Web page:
Music in Motion: Concert Movies Directed by Famous Filmmakers


rockconcertwallgraphicA  few weeks ago I had the chance to watch a few concert movies on the big screen with a bunch of friends.    The first two I watched were “The Last Waltz” directed by Martin Scorsese, and “Stop Making Sense” Directed by Jonathan Demme.  The last one I watch at home was “Duran Duran: Unstaged” Directed by David Lynch.


The Last Waltz
Musicians:  The Band with a lot of  special guests
Director Martin Scorsese

thelastwaltz1Before anything even starts, you are treated to a title card that reads.  “This movie should be played loud”  Now that is how you begin a movie.  Especially one that is considered to be one of the greatest concert movies of all time.   “The Last Waltz” is the farewell concert documentary of the group known simply as The Band.   Filmed on Thanksgiving Night on 1976  and featuring special guests including Eric Clapton, Joni Mitchell, Bob Dylan, Neil Diamond and Muddy Waters.  To be honest with you, I have never heard of this group before seeing this movie.  I just knew that it was directed by Martin Scorsese.  I have heard of some of the special guests before but I have never heard of The Band.  I may have seen the name, The Band.  But, I have never heard them play before.  So how was the music?  Well, it was good and all of the songs were a lot of fun.  But, I wouldn’t go out and buy their albums.  The really cool thing was watching all of the behind the scenes interviews that Scorsese did with the members of The Band between each song.  It was fun hearing about all of their stories while on the road. I also liked that you got to hear each song in it’s entirety instead of just snippets like in other concert movies.   Several cinematographers helped out Scorsese with the concert footage including Vilmos Zsigmond(“Blow Out“) , Michael Chapman(“Raging Bull“) and Lazlo Kovacs(“Ghostbusters“).  It was kind of cool seeing their names on the credits and remembering where they went with their careers.    I can understand why it’s regarded as one of the best but it did not make me fully love the music.


 Stop Making Sense.
Musicians: The Talking Heads and The Tom Tom Club
Director: Jonathan Demme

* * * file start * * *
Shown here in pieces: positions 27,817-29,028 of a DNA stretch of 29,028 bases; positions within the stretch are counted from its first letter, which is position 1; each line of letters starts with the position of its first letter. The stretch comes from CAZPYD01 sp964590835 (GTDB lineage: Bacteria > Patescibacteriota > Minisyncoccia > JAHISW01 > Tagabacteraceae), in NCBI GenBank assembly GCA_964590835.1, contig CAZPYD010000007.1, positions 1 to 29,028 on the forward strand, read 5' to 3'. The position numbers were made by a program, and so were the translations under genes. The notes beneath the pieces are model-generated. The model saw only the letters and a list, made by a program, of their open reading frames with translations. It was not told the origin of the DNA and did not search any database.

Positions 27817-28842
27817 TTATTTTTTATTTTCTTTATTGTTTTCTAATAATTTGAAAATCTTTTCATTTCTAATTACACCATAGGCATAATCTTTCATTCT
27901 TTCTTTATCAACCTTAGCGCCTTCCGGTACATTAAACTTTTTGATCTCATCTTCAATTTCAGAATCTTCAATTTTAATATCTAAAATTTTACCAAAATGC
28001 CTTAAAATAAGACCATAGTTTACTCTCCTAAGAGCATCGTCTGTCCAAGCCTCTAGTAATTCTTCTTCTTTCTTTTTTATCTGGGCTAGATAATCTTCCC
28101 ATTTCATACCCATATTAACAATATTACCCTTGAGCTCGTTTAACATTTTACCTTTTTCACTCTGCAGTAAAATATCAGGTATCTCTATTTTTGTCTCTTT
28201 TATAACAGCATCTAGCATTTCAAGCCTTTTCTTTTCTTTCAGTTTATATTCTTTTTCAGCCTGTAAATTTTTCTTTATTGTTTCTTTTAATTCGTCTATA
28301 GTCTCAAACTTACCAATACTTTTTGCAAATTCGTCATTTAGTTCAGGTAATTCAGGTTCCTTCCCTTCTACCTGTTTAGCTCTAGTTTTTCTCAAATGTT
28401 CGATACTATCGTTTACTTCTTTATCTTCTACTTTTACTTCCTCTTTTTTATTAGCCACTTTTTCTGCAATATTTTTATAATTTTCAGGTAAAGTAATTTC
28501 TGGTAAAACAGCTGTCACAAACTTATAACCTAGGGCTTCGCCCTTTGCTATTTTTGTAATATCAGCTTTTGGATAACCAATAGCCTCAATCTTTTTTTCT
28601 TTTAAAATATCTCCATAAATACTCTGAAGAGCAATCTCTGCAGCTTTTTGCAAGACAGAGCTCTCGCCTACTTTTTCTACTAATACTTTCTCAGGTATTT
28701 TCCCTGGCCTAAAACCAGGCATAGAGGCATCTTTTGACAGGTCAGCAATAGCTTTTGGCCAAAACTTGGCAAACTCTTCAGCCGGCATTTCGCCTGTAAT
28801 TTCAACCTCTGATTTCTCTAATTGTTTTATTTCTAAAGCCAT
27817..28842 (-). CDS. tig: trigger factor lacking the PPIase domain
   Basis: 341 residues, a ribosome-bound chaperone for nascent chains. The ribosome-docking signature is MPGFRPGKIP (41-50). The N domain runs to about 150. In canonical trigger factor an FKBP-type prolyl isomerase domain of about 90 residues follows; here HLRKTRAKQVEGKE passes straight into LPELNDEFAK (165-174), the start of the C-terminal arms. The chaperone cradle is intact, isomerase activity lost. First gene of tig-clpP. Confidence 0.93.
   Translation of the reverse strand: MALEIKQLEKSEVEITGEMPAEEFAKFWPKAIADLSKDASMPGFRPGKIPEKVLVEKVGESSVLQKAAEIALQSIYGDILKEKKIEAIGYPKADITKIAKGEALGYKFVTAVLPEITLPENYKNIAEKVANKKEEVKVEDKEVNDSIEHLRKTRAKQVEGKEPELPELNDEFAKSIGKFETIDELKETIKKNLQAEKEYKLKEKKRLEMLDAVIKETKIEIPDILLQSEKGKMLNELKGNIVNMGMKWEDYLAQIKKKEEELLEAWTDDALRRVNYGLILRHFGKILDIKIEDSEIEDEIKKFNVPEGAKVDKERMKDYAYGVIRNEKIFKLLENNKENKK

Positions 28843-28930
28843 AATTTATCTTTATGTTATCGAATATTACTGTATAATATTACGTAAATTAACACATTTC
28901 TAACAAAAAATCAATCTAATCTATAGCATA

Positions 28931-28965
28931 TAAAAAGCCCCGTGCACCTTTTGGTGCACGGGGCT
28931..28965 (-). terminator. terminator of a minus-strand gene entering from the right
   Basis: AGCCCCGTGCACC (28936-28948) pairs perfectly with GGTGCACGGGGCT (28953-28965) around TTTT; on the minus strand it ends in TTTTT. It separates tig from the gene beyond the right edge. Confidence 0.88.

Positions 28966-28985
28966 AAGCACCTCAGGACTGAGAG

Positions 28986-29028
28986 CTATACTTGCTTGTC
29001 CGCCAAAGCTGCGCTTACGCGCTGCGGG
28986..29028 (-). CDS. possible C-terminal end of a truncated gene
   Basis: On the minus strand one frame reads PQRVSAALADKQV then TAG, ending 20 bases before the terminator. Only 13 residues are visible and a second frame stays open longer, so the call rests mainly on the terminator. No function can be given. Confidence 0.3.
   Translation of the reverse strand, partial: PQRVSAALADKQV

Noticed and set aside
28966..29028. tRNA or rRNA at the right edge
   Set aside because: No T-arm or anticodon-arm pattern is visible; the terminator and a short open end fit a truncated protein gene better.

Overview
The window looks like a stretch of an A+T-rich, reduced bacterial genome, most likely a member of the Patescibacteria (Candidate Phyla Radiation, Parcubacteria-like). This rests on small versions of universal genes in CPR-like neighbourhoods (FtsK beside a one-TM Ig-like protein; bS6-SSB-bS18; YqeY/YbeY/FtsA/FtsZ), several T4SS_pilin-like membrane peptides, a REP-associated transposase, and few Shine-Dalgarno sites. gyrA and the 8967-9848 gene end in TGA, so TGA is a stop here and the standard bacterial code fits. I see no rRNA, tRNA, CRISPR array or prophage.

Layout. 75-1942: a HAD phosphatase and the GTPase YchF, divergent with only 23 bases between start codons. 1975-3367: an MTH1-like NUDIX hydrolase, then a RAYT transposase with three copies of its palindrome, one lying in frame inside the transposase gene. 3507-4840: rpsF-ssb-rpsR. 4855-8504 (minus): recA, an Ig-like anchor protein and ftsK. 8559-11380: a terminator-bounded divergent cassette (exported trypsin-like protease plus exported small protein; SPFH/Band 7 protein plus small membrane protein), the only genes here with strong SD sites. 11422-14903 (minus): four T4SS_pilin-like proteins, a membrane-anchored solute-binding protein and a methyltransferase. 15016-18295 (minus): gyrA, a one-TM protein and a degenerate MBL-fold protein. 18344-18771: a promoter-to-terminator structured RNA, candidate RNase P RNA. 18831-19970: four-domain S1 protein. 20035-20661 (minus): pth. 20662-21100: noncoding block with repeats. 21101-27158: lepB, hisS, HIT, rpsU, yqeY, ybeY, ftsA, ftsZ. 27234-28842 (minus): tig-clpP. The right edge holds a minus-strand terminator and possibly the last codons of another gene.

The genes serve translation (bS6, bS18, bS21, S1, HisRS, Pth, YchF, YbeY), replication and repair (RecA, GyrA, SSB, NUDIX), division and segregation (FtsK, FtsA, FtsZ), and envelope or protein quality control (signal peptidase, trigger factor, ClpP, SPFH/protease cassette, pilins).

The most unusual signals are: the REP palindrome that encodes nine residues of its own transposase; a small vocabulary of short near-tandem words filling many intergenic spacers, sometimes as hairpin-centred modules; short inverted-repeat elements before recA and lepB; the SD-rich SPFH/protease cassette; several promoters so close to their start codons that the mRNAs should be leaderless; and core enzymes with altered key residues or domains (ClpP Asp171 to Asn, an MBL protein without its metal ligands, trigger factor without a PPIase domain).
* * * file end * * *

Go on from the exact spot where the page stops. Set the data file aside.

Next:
Stop-Making-SenseBefore watching this , I knew  a few Talking Heads songs.   “Burning Down The House”, “Once in a Lifetime, and “Psycho Killer” were songs I liked, but I wouldn’t call myself a fan.  They were just songs I could listen to but I never had any urge to really check out their other stuff. After watching this concert movie, I have a lot more admiration and respect for them then I did..  They have so much energy on stage that it becomes addictive and it made me love the music even more.  I first saw clips of this on the documentary “20 Feet From Stardom“.  That one focused on the background singers Lynn Mabry and Ednah Holt, and seeing them dance and get down with David Byrne and the rest of the group was a lot of fun.  The biggest highlight was when bassist Tina Weymouth and drummer Chris Frantz took the stage minus Byrne to do their hit “Genius of Love” as their side group The Tom Tom Club.  Miss Weymouth is a great singer and an amazing bassist.   I was impressed with all of the musicians including Keyboardist Bernie Worell(formerly of Parliment-Funkadelic) but it was Weymouth’s funky and fun bass riffs that kept me engaged throughout the whole show.   Jonathan Demme would go on to big acclaim with “The Silence of The Lambs” many years later, but this was a very good debut.  The good sign of any concert movie is that if It can me make into a fan of a group I hardly know much about.  Then it is a winner for me.  Even if you are not a fan of their style of music.  I would still recommend it because by the end you will be singing along to it with the rest of the crowd.  This is the best one I have seen so far.